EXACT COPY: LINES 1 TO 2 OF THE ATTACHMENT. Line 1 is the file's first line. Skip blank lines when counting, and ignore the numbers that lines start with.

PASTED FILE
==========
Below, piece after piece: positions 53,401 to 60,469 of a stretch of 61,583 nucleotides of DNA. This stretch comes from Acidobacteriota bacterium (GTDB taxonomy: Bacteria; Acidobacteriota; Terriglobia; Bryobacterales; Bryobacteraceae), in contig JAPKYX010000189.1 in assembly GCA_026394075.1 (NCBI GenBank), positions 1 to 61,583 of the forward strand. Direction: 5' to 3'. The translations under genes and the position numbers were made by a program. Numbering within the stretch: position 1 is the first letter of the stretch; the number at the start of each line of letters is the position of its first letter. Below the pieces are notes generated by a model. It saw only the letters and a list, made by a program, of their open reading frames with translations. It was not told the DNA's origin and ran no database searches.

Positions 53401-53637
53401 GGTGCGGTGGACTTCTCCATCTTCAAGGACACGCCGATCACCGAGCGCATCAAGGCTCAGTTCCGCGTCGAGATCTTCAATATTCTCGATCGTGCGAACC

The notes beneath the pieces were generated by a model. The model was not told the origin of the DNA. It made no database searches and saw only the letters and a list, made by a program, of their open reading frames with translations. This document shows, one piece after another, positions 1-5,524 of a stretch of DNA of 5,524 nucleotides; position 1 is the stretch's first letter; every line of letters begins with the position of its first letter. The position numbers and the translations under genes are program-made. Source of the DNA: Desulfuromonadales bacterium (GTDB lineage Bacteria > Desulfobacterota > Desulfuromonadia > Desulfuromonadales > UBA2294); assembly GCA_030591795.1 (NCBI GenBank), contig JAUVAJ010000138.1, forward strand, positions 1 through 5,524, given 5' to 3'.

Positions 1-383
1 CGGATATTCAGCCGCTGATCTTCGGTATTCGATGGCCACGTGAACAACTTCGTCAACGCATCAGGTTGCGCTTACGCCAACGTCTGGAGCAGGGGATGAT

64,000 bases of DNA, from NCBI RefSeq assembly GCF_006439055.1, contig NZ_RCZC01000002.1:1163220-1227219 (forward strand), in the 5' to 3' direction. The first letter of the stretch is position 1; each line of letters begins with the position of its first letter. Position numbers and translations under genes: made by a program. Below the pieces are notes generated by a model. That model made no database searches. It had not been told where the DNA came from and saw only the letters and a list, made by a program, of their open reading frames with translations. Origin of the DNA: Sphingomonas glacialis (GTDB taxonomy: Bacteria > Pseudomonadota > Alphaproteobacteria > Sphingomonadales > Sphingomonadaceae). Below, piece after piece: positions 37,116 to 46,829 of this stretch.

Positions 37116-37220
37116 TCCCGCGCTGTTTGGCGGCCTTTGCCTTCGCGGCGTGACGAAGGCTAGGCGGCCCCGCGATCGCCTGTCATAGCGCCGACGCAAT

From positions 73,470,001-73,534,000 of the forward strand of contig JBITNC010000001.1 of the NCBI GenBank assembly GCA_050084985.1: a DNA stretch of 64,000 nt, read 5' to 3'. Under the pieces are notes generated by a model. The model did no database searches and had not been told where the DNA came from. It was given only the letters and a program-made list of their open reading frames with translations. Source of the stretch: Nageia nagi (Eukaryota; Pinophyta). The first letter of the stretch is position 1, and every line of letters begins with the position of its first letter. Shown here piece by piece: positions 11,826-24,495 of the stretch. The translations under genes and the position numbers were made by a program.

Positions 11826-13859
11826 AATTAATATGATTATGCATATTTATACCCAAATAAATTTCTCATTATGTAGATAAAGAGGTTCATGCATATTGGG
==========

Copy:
Below, piece after piece: positions 53,401 to 60,469 of a stretch of 61,583 nucleotides of DNA. This stretch comes from Acidobacteriota bacterium (GTDB taxonomy: Bacteria; Acidobacteriota; Terriglobia; Bryobacterales; Bryobacteraceae), in contig JAPKYX010000189.1 in assembly GCA_026394075.1 (NCBI GenBank), positions 1 to 61,583 of the forward strand. Direction: 5' to 3'. The translations under genes and the position numbers were made by a program. Numbering within the stretch: position 1 is the first letter of the stretch; the number at the start of each line of letters is the position of its first letter. Below the pieces are notes generated by a model. It saw only the letters and a list, made by a program, of their open reading frames with translations. It was not told the DNA's origin and ran no database searches.

Positions 53401-53637